We need to click the Add button to set up our clear script. I have entered in the “fdmClear” name for the script and clicked on the pencil icon to add my calc script parameter. In the “Set Calculation Script Parameters” window, I clicked the magnifying glass icon. This forces FDMEE to look back at the calc script and pick up the POVPer variable.


Now we have a choice as to what value to assign to our POVPer variable.  In our simple use case, we will use the POV Period option and click OK.


Next, we can select the appropriate scope for the calculation. For instance, if we have a clear for this application and it only affects a particular slice of data, we would want to use a more granular scope like data rule or location. Script scopes with higher granularity override those with lower granularity. So, if we have multiple scripts with different scopes, the most granular one will take effect (data rule scope overrides a location scope, location scope overrides category scope, and category overrides application).


For any selections other than Application, a Scope Entity box will appear and allow you to specify what rule, location, or category to use. I chose Location and selected my Loc1 sample location.

The next choice is to decide when to execute the calculation: before the data load, after the data load, before the check process or after the check process.  In my case, I selected Before Data Load.


Finally, if we end up with multiple calculations with the same script scope, scope entity, and event, we can specify a Sequence value to order the calculations appropriately. I only have one calculation, so this is left null.

Calculation Script Parameters

I was curious if a regular substitution variable would work, so I created a Market subvar (mkt) on the Sample.Basic application and a Measures subvar (acct) as a global variable to test.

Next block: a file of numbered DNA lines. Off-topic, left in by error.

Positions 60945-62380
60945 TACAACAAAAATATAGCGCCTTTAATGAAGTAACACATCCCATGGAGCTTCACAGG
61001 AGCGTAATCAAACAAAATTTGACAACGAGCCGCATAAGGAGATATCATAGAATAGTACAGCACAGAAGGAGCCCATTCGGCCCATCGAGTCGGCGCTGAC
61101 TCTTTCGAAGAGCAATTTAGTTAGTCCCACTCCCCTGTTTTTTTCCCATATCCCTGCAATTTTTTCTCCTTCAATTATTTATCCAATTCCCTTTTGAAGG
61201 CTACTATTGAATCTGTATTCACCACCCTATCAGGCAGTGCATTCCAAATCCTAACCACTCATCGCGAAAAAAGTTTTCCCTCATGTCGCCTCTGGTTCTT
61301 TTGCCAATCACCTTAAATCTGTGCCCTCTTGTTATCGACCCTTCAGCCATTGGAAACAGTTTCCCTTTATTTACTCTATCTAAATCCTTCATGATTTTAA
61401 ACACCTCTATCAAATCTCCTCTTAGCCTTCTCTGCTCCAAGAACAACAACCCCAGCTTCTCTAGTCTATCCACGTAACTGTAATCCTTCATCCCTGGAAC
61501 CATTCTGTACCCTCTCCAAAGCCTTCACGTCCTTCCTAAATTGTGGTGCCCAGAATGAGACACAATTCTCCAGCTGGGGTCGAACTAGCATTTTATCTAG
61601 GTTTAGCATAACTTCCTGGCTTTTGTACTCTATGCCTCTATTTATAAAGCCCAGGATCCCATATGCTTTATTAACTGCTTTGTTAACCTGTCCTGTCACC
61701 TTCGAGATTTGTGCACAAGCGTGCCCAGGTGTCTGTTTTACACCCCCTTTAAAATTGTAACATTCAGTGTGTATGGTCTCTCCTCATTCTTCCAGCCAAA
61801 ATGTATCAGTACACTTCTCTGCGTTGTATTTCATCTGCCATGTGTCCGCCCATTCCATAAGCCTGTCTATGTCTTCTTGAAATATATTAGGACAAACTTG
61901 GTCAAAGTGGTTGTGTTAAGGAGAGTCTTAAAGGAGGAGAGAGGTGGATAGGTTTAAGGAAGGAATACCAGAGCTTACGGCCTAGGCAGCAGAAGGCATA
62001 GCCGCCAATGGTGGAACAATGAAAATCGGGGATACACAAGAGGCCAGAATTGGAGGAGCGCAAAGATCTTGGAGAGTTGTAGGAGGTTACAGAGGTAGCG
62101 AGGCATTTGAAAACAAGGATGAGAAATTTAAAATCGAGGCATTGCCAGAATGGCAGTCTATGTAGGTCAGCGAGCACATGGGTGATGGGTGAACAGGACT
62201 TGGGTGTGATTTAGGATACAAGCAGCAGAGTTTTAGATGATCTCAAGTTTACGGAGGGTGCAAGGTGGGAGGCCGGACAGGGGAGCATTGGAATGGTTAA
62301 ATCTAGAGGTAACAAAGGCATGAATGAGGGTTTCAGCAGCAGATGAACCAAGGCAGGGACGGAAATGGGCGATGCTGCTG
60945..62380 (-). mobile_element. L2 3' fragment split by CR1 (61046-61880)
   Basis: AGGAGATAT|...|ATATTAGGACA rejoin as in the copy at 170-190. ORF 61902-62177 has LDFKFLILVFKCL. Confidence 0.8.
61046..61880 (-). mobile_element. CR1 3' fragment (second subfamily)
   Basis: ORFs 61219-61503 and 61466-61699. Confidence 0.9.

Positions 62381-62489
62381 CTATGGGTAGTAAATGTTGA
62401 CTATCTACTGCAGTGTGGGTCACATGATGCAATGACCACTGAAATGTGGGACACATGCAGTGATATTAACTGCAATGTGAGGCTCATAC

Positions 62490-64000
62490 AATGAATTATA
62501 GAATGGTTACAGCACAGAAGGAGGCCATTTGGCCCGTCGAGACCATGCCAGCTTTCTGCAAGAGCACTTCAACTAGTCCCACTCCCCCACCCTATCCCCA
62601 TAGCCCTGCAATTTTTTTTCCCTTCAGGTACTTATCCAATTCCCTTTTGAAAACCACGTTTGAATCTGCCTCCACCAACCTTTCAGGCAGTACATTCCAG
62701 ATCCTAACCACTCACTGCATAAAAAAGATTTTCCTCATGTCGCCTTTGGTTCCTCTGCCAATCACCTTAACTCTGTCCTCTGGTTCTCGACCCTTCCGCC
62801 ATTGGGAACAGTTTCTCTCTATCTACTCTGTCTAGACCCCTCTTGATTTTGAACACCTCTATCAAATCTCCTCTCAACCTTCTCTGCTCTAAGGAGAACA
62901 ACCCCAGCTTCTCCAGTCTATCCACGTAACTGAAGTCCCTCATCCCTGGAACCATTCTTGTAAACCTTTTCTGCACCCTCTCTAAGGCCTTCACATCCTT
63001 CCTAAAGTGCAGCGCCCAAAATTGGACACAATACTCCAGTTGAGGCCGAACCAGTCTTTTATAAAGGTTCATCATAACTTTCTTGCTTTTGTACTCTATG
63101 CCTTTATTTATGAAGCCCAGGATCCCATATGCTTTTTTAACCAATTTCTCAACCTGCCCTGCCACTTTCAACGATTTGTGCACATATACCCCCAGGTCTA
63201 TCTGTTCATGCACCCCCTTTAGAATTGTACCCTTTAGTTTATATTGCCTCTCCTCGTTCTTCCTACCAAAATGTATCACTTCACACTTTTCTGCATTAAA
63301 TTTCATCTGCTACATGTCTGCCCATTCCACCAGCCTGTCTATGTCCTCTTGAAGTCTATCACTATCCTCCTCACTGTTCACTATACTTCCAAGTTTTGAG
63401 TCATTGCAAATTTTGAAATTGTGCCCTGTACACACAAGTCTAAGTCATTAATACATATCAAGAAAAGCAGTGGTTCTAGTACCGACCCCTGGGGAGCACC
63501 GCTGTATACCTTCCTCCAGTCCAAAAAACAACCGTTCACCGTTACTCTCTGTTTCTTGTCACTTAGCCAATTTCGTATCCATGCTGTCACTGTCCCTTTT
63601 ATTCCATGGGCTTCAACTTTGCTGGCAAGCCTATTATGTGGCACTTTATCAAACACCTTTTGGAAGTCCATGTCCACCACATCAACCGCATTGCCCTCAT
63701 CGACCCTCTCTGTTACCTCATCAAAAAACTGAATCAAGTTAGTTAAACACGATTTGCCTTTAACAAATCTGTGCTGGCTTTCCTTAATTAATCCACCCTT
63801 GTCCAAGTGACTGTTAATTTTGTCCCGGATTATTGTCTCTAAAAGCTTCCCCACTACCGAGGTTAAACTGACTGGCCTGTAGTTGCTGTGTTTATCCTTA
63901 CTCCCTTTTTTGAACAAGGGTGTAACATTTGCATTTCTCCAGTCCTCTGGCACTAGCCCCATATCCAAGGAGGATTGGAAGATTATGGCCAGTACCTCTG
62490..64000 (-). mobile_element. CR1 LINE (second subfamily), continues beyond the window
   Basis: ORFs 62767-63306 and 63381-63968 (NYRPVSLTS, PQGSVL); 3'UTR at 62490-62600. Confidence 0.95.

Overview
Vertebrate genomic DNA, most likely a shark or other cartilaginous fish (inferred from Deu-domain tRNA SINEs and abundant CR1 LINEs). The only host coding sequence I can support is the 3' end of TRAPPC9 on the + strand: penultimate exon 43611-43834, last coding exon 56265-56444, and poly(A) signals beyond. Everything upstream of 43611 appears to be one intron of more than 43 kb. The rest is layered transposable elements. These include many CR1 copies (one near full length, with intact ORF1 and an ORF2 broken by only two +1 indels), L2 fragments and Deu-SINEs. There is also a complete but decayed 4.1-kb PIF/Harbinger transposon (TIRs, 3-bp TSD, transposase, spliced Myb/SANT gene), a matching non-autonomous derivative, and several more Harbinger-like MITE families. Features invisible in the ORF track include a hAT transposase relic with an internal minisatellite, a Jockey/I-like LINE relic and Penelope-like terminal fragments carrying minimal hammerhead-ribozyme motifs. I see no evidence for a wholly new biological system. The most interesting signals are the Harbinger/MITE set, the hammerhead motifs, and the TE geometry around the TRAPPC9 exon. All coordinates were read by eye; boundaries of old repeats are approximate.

No dice. When we attempt to add our substitution variables in the parameter names window, FDMEE is only able to retrieve the RUNTIMESUBVARS defined within the script.


Getting Started with FDMEE (for on-premises and hybrid cloud implementations)

Ever since Hyperion Application Link (HAL) died, people have looked for ways to help them load data and metadata into their Oracle EPM applications. ODI became a favorite tool of several developers due to its flexibility and ability to load to Essbase, Planning, and HFM. However, a complicated and in some cases very expensive licensing structure makes ODI less appealing today as it has been in the past for EPM practitioners.

You may be thinking, “But I get to use ODI for free with my Planning Plus/Financial Management Plus licenses.” That is true; however, according to the EPM Licensing Guide, the Restricted Use License for ODI only allows the use of the embedded agent within the ODI Studio. It does not allow for the use of standalone agents. Standalone agents are the key to running the ODI scheduler, so you are effectively limited to running your ODI scenarios manually from ODI Studio.